These events simply blocked the emerging counterforce that pulled us back towards a sort of Eisenhower+Inclusion era, and the concentration of wealth once again worked itself into a vicious cycle that has wreaked enough damage on our economy to cause a populist fever to rise. It’s not directed at Republicans, really. It’s directed at wealth. People who don’t understand economics don’t really understand that the TARP isn’t really coming “out of their pockets” and that injecting capital into a liquidity trap is the best thing we know to do. They are mad at the bankers’ perqs—the corporate jets, the bonuses, etc. (Corporate jets can actually make a company more efficient by letting its high paid executives be where they need to be on the schedule the company demands, and the bonuses are really just part of the bargain and are only called that for legal reasons—they should be outraged at the salaries in the first place, which make the jets efficient, and the bonuses are just part of them.) They are mad that the feel like they are paying for these things. Well, they’ve ALWAYS been paying for these things. But paying them through taxes feel different, I guess.

People haven’t quite permitted themselves to understand that the cheapest and most efficient solution—nationalization—isn’t the same as socialism. If you nationalize something to fix it and then privatize it later, it’s just optimizing capitalism, after all. So, here we are. Knowing we need to do something, but not quite permitting ourselves to do it all yet.

This will probably permit a equilibrium era for a while. I think it would be reasonable to expect 2-4 Presidential terms and another 10 years of Congressional control. The way out of this for Republicans (not necessarily Conservatives, but Republicans—think Eisenhower, TR) is that there is no organized leftist power in this country, but liberals think the Democratic party is that. It’s like phantom limb syndrome. The Republicans have been the Conservative power, and the Democrats have been the equilibrium party. With brief glimmers as the exception, there has never been a party pulling left on the equilibrium.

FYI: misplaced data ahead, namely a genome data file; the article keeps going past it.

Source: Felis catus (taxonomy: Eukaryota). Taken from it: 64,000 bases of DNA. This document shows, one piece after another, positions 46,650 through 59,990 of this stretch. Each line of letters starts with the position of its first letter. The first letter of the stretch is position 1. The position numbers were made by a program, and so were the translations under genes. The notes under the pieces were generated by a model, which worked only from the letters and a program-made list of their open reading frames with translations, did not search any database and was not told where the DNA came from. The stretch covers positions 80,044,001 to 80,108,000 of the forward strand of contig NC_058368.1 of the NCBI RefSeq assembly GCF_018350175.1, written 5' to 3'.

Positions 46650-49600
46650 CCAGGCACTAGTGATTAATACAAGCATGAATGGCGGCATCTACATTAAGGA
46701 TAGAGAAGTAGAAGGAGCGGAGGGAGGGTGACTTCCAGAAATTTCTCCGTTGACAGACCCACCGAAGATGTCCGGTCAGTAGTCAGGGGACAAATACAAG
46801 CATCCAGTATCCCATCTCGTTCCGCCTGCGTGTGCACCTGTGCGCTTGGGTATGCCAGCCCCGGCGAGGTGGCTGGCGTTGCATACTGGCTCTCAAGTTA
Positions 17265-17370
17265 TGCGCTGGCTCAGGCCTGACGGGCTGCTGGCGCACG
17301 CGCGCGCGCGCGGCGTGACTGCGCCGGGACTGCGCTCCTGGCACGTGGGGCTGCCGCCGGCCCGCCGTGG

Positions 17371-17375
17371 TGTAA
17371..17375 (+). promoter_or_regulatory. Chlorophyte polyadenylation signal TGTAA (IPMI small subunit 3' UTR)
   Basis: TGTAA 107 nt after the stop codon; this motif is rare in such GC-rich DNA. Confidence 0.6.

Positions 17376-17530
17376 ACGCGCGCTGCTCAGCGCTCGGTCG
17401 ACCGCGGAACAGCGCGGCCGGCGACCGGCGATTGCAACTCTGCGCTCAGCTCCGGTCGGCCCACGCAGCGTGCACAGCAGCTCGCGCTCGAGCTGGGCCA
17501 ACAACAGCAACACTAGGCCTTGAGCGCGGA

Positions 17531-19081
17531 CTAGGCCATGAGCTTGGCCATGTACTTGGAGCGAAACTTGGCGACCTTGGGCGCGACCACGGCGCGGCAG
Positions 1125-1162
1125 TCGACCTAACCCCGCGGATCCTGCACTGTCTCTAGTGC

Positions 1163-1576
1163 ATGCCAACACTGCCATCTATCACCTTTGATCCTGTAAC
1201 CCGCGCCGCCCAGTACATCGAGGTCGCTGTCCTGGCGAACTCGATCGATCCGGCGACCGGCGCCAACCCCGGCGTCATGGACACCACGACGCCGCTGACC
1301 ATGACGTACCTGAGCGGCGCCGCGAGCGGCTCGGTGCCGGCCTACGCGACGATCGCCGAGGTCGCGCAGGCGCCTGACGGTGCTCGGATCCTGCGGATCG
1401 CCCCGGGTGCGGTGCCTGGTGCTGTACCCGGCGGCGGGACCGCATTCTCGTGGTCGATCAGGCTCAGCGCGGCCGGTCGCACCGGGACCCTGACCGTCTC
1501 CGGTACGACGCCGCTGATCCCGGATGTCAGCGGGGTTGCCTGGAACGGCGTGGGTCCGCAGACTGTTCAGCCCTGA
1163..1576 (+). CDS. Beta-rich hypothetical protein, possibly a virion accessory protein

Just as the Conservatives don’t understand they swim against the tide pulling this country to the right (hence the non-ironic labeling of this country as “center right”) liberals think they are the equilibrium. They are not. They think that Democrats are the party of the left. They are not.

Understanding these misidentifications makes a lot of sense of a lot of weird political events. Just think about 1968. Nixon was far more easy to identify with the equilibrium of the past than any of the Democrats, except maybe RFK who was ironically more progressive, because the leftists in the country identified with the Democrats! No Democratic candidate in 1968 would have abolished nuclear weapons, pulled out of anywhere except possibly Vietnam, or dressed like a flower child, or started real socialism in the country. It was an illusion.

We risk the same now. Many leftists have thought that President Obama, since his early candidacy, was just kidding about his proclamations and that he was really some kind of leftist revolutionary. When the entire country isn’t unionized and there isn’t single payer health care and no more military by 2010, leftist disillusion may interrupt the Supermajority power of the Democratic party.

This is the opening—an opening for which I almost feel treasonous to write about—that Republicans can exploit.

Too many liberals are brusquely anti-religious, expect every ethnic strife to be resolved a la Ghandi, and never think war is necessary. Many of them also have Neo-Luddite illusions about environmental policy. Now, I don’t know many Democrats in power, and Obama certain doesn’t, that actually operate on these assumptions. But if they get identified with your neighbor that even is against going after bin Laden, well, it doesn’t matter what they will really do. Ask Hubert Humphrey. The fact that Obama appears to be pretty religious doesn’t even matter, either.